A very common problem in process management is to manage the behavior of a process whose source code and behavior you cannot control, e.g., a student-submitted program for a programming class. A systematic problem in grading student programs is that their program can do anything at all that the user who is running the program can do.
One solution to this problem is to create a "sandbox" for the process to be graded, that keeps the process from doing things it should not be able to do. Sandboxing is so important that whole operating systems (most recently, Google Chrome OS -- a version of linux not to be confused with the Chrome browser) have been written to provide the service.
In this assignment, you will write a program that executes another program (e.g., a program to be tested) in a controlled environment. When executing in this environment, the program should only do things that are explicitly allowed according to a predetermined policy, and should be killed (and a note made on stderr) if the program does anything not allowed by the policy.
Just to make this interesting, I am going to give you some behaviors to stop and to identify. I will provide several misbehaving programs and you have to keep them from misbehaving. Each program will try to take over the resources of the whole machine and keep everyone from working. To be fair about this, I am going to craft them so that a simple control-C will stop them; in the worst case I could craft them so that this won't work!
Your objective is to write a
watch that, when invoked, runs another given program and
attempts to control behaviors of the child process.
The program to run should be specified in watch's first argument.
watch ./a.outshould invoke your program
watchto invoke and watch the execution of the child process
watchshould react to several conditions in the child process with preventative actions, and report each prevented behavior and action to
watchprogram should exit.
Part of the problem is to distinguish which behaviors can be controlled through the operating system itself, which ones can be controlled through monitoring, and which can only be controlled partially due to extenuating circumstances. Some of the above conditions are easy to assure, and some are impossible to completely control. Some can be "controlled" but one cannot be sure exactly which condition was violated. It is part of your task to determine which parts of these requirements are possible to accomplish, and which ones are not!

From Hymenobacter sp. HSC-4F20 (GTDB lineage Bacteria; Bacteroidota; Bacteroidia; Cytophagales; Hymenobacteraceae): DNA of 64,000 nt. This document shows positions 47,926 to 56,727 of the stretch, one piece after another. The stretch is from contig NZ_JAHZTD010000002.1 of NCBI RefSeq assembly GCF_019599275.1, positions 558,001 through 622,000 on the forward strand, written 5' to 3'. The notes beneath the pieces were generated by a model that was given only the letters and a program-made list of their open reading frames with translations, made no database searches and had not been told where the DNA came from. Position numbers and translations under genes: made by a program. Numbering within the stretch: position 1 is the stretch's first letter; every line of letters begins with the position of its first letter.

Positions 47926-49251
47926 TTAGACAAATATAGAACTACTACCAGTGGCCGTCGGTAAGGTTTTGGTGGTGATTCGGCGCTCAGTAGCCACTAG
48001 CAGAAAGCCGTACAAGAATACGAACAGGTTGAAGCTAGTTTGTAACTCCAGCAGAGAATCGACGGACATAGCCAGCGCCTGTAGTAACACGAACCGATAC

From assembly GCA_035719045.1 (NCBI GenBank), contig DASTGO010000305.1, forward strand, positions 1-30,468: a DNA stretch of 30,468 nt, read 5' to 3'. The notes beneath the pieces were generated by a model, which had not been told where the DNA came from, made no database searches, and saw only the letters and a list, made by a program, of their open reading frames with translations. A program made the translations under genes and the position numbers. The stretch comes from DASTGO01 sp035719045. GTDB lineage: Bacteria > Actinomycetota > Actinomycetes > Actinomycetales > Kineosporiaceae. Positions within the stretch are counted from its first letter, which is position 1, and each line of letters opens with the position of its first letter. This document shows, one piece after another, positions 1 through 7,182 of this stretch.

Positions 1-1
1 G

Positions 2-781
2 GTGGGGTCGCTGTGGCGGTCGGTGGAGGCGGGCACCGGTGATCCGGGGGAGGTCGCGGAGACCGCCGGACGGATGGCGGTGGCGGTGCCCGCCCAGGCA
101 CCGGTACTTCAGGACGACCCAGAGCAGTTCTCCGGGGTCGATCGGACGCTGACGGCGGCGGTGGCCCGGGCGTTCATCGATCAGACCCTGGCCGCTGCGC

gdbinterface and single-step the child program, but this is very difficult and not recommended.
man waitidfor details.
exec, that handler would get overwritten!
For this assignment, since we are going to be doing something
"dangerous", we will work on our own machines,
comp111-06.cs.tufts.edu. These machines are inside the
firewall and cannot be accessed directly.
To work there, ssh to
linux.cs.tufts.edu first, then to
-06). It is rather important that
you do not test this program on
linux.eecs.tufts.edu, especially since you will be
running (and trying to control) intentionally antisocial programs!
If you manage to crash one of the servers, please don't try to run your program on the other one until you're sure that you've fixed it. I say this because in the past, students have managed to crash all servers from a single cause. This is why there are six of them!
The whole program should be in a single c program
Programs in other languages are unacceptable.
The beginning of the file should describe how to compile the
file, in comments. A typical compilation command might be:
gcc -g -o watch watch.c -lpthread -lrtThis allows use of the POSIX threads library (-lpthread) and the real-time high-resolution clock library (-lrt).
To submit this program, first ssh to
provide comp111 a3 watch.cwhere
watch.cis a file containing your program.
Your submission will be graded offline. To see grading status or comments, type:
|The method for compiling watch.c is documented in a comment at the top of the program.|
|Your program, when compiled into the file "watch", takes one argument that is the name of a compiled child program. Typing
|At the top of your |
|Case 1: limit size of stack.|
|Case 2: limit size of heap.|
|Case 3: prohibit forking.|
|Case 4: prohibit thread creation.|
|Case 5: prohibit opening files.|
|(extra credit) Case 6: Limit size of global variables.|